Houston—Ingeneron, a Houston-based developer of a stem cell-based technology, announced Monday that it has raised $20 million from strategic partner Sanford Health.
Ingeneron is developing a stem cell-based system meant to help patients recover from wounds and orthopedic ailments like a torn shoulder rotator cuff. In total, the company has raised $38 million from unspecified family offices and high net-worth individuals in both the United States and Germany.
Sanford Health, a large hospital chain based in Sioux Falls, SD, is conducting a small, 18-patient safety study of Ingeneron’s system, known as Transpose RT, being used to heal orthopedic ailments like torn shoulder rotator cuffs. Results are expected around the third quarter of this year, says Ron Stubbers, who was appointed the company’s president following an executive shakeup last month. (Stubbers was previously InGeneron’s vice president of operations.)
“Sanford Health has been involved with regenerative medicine for a long time, so this [investment] is continuing in that vein for them,” Stubbers says.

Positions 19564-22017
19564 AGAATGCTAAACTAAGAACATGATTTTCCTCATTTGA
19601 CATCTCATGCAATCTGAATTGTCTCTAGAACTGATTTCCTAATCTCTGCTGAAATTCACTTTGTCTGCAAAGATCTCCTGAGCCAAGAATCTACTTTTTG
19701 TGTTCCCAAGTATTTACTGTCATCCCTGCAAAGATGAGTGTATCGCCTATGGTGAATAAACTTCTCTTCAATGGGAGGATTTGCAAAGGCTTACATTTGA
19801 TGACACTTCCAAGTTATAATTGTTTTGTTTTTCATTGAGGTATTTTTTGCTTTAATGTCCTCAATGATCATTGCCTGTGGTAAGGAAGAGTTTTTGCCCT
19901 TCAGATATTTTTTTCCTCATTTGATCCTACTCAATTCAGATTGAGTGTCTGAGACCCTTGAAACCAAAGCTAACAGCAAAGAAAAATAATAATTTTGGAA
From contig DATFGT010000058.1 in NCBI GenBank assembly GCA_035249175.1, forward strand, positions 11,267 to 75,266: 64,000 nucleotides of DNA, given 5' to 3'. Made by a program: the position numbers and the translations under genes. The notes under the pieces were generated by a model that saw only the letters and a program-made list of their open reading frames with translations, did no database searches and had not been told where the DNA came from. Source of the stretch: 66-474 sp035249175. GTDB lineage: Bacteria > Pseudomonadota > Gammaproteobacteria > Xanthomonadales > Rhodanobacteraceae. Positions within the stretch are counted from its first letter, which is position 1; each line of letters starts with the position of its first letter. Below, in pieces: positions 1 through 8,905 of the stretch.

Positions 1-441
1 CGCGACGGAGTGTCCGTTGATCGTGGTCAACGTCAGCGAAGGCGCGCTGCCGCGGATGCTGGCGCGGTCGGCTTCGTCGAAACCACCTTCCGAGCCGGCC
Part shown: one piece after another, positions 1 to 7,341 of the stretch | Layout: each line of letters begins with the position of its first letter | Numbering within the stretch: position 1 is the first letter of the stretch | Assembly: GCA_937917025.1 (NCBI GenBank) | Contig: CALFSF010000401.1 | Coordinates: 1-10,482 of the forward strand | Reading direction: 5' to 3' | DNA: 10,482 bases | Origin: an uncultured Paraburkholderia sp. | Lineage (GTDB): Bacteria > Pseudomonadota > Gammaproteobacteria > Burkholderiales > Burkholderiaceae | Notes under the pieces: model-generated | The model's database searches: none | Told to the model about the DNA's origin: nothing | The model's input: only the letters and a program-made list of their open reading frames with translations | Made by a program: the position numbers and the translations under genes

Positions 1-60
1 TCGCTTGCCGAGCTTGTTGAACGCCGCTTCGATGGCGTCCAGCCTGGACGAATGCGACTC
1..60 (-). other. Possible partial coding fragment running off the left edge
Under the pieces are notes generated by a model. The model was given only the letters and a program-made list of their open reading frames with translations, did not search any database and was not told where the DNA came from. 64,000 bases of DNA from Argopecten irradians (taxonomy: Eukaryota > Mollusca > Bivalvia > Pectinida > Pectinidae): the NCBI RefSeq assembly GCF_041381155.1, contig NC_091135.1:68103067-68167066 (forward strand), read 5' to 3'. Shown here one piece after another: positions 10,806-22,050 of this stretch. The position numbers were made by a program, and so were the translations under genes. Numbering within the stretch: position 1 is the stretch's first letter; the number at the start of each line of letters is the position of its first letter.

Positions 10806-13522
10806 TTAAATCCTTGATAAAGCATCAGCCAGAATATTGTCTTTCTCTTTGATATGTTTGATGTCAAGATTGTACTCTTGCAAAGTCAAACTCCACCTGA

Assuming all goes well, Ingeneron will have to run a much larger study—likely in 2018 and run into 2019—to test the product’s effectiveness and get it to market in the U.S., Stubbers says. Transpose RT is already sold in Europe for chronic wounds like venous ulcers. Ingeneron has also a second IDE in order to conduct a separate trial this spring to test the system’s feasibility in healing chronic wounds.
Patients with torn or damaged rotator cuffs typically get a cortisone injection, but that just reduces inflammation and pain. It doesn’t actually heal the tendon, as Ingeneron’s technology is meant to do.
Stubbers says Ingeneron has created a machine about the size of a table-top centrifuge that isolates and extracts stem cells taken from a patient’s fat tissue. Those cells are then injected into a patient, where they’re meant to help heal damaged tissue.
Ingeneron was founded in 2006 by Eckhard Alt, the company’s chairman and a professor of medicine at the University of Texas MD Anderson Cancer Center, Tulane University in New Orleans, LA, and Technische Universität in Munich. (Ingeneron also has an office in Munich.)
Although Ingeneron’s primary focus is orthopedic treatments and wound care, the company does have an animal health division. Its technology was used five years ago, for instance, at the Houston Zoo to treat a Malayan tiger with large bone chips in his right elbow and a female leopard with a bad limp from an elbow injury. According to a story in the Houson Chronicle, Pandu the tiger saw an improved quality of life from the procedure. Ultimately, both the elderly leopard and the 16-year-old tiger had to be euthanized in 2014 and 2015.